Researchers recently discovered that alligators and related crocodilian species have a previously unknown second jaw joint that helps to distribute the extreme force of their bite, which is the most powerful of any living animal. The finding raises new questions about the evolution of our own meager-by-comparison jaws and could potentially lead to a better understanding of common jaw disorders.
When we discovered that crocs had built this new jaw joint, it made us re-evaluate how mammals actually evolved our jaw joint and reinterpret what we thought we knew about where parts of our jaw joint came from,” said Casey Holliday, Ph.D., assistant professor of anatomy at the University of Missouri, who led the research. “It’s one of those awesome ‘tapestry of life’ stories that’s given us a new way of looking at 250 million years of evolution for crocs and also 250 million years of independent evolution toward mammals. More.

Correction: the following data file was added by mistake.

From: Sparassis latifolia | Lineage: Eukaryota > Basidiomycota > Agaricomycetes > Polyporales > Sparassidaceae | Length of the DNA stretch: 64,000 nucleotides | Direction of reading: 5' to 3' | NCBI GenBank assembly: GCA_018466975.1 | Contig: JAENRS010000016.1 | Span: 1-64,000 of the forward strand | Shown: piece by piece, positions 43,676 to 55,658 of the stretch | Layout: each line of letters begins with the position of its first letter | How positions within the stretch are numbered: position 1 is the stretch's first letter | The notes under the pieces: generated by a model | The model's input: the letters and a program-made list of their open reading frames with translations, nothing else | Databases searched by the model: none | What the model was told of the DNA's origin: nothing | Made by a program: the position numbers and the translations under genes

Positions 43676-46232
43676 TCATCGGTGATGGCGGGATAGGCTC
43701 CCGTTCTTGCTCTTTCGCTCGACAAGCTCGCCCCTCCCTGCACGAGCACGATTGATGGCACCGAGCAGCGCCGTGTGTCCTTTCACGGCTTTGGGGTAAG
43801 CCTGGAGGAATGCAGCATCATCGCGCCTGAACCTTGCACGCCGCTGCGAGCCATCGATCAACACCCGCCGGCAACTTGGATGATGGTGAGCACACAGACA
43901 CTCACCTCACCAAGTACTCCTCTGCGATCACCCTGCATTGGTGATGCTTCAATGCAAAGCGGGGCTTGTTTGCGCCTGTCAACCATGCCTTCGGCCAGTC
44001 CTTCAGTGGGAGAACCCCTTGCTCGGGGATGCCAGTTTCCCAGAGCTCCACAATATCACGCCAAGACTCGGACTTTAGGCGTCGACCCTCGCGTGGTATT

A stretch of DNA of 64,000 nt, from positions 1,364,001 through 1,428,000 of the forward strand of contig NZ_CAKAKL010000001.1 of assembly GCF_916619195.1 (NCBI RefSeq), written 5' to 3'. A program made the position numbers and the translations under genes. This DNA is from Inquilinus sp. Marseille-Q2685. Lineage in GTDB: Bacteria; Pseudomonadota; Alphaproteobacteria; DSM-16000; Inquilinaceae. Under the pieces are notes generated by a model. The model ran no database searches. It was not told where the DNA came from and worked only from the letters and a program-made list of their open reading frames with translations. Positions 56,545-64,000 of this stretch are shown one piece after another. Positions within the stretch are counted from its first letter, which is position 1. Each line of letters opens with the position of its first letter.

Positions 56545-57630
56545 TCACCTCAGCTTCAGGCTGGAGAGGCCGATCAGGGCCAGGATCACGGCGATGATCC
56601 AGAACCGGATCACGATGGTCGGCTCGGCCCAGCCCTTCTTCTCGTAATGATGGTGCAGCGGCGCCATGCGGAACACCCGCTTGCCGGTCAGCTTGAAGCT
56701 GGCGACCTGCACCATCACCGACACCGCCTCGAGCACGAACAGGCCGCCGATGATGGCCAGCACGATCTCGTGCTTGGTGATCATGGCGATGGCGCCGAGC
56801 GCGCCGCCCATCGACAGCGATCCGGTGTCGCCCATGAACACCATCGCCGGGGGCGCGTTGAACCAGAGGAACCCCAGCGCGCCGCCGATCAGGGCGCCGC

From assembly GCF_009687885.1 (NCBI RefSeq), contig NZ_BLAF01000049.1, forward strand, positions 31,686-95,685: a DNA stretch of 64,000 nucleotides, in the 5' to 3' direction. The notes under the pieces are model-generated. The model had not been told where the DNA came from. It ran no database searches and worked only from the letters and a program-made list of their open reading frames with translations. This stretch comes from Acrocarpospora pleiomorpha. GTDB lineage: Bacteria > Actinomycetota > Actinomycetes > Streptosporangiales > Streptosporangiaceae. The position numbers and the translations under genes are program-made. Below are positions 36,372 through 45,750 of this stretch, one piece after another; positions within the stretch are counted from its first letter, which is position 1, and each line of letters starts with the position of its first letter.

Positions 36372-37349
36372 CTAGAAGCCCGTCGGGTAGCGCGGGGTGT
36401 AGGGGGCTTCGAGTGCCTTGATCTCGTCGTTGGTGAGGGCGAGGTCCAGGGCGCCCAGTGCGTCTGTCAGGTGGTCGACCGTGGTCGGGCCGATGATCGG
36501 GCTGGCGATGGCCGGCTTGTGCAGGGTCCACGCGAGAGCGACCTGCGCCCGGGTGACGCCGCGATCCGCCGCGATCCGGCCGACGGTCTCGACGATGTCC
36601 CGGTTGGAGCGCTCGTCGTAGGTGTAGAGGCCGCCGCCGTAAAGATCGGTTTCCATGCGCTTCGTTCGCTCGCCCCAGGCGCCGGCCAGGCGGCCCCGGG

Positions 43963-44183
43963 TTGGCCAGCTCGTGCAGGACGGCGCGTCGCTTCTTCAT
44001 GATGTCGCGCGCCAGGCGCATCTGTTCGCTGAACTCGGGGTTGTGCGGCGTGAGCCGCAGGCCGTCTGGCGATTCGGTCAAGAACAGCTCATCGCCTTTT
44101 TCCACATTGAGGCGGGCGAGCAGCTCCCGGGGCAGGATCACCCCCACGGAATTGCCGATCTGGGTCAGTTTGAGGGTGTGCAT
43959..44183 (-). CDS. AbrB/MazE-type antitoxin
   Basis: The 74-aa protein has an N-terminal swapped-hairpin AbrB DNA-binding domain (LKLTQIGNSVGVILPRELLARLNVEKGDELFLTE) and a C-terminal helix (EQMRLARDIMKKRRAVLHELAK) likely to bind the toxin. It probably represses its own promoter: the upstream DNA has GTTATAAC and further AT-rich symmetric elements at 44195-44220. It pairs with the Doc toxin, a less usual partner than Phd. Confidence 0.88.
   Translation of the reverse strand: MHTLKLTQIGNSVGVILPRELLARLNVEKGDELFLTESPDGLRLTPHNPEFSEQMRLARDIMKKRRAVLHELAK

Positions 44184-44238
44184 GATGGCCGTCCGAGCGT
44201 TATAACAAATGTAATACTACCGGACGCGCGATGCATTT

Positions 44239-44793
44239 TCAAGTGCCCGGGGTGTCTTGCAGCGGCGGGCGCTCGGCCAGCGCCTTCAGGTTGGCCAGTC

Translation from the Darwinese: This isn’t especially good news for claims about a seamless transition from reptiles to mammals.
Of course, we do understand why no one got close enough to notice. We await the paper.
Follow UD News at Twitter!
Note: Bite force isn’t everything. The alligator whack! cat succeeds because the ‘gator never seems to learn that weapons (e.g., long rows of teeth) need not be displayed during a confrontation in order to impact it. The cat has few defenses other than climbing trees and hiding in crevices. Almost everything else it does is for show—except for the sharp front claws, which are not revealed until they connect with the sensory system of the alligator.